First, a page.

G20 is "Test Run" for Trump-Era Climate Governance
Weeks after US president Donald Trump announced the US' withdrawal from the Paris climate agreement, the debate is still raging on in regard to the possible implications of his decision.
Some fear a global domino effect, with more countries renouncing climate protection pledges and ceasing domestic emission reduction efforts.
Others argue that the Paris accord's architecture is sufficiently resilient, and that efforts to keep global temperature increases to "well below 2°C" – as stipulated by the agreement – will endure.
Activities at the sub-national level in the US also seem to support the argument that the agreement will prevail and domestic opponents of Trump’s decision have mobilised remarkably quickly.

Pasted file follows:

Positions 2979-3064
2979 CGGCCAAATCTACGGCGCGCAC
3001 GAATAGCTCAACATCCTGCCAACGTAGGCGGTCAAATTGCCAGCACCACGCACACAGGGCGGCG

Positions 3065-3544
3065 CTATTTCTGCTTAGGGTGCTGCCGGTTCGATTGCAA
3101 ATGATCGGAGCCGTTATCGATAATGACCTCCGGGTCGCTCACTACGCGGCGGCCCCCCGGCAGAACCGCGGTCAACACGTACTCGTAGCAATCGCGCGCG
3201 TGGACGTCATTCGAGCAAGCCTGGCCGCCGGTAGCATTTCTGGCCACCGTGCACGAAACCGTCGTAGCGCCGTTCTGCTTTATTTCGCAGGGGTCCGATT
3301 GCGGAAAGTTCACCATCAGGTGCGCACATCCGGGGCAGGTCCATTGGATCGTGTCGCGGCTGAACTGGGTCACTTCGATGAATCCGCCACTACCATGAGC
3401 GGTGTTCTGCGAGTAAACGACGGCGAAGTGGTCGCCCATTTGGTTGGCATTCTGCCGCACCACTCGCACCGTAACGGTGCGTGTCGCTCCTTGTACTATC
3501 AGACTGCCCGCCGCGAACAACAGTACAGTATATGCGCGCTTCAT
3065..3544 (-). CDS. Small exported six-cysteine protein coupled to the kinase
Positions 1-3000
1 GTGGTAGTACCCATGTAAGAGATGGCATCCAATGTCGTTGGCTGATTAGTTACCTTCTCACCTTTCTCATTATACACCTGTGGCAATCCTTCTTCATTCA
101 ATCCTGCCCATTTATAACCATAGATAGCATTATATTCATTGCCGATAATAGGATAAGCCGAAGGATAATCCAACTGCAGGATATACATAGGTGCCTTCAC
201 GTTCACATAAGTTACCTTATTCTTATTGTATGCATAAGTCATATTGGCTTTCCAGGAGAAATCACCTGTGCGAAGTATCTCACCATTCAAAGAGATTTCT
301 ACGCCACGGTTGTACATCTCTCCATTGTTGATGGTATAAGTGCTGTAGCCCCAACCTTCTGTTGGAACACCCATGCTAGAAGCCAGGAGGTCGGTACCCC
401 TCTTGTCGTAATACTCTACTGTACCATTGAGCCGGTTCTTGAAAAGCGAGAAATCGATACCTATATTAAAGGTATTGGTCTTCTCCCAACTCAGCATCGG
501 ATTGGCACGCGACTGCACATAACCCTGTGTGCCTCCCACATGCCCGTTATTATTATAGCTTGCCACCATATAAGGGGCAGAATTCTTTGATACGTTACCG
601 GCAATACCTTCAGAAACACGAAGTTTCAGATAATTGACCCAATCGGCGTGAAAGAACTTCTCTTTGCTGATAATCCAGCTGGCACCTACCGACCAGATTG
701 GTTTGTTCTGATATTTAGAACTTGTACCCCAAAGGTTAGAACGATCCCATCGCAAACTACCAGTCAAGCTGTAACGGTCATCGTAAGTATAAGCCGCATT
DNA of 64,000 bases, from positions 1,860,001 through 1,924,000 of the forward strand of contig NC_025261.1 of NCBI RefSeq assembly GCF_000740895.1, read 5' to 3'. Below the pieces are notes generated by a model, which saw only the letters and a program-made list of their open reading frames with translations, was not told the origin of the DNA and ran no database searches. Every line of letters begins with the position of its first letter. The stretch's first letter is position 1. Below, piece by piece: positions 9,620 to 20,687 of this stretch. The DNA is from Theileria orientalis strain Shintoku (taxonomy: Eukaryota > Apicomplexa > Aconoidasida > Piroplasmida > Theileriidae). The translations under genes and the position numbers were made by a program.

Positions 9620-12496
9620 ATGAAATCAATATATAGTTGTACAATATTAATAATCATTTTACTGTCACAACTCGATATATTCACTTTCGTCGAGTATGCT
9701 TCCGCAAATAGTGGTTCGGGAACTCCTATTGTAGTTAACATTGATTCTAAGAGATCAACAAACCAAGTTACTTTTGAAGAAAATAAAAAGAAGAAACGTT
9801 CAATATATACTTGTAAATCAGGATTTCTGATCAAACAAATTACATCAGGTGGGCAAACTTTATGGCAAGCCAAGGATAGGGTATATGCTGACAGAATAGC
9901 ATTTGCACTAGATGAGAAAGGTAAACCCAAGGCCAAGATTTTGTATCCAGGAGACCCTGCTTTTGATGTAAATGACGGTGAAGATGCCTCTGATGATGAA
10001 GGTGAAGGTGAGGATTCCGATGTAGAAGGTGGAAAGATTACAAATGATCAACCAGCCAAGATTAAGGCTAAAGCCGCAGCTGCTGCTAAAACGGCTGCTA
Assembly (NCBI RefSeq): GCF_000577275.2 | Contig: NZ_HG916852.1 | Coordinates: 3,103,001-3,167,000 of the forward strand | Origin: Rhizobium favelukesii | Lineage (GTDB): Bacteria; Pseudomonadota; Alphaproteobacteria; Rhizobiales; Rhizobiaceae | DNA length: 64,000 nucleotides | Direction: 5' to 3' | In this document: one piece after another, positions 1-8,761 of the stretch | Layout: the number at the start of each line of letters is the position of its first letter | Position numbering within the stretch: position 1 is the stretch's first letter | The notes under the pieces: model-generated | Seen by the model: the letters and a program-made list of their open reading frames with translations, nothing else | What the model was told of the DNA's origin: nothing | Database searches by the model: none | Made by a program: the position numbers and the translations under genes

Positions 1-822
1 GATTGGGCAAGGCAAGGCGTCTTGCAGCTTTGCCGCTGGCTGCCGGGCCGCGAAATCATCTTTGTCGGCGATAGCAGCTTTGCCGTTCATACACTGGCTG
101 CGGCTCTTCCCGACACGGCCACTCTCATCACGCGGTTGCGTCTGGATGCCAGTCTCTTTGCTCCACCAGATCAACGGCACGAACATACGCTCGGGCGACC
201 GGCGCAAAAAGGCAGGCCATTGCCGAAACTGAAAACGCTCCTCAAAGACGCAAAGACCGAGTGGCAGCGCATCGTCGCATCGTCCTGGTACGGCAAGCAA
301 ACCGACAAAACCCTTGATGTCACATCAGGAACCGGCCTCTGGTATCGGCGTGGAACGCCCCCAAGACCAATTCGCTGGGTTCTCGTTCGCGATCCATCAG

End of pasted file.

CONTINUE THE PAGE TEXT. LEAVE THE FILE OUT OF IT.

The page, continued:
Cities and states with progressive climate policies joined forces across the US, committing themselves to honouring the Paris agreement.
For instance, support came via the bipartisan "US Climate Alliance" of states – including heavyweights such as California and New York – and the "We Are Still In" initiative, which involves hundreds of businesses, investors, and institutes of higher education.
Moreover, these sub-national players are linking up with leading nations to create innovative climate diplomacy networks: California and China have held talks to collaborate on emission reduction efforts, while several US states have intensified climate cooperation with Canada.
Though these developments enhance the Paris agreement’s chances of survival, they will not be enough.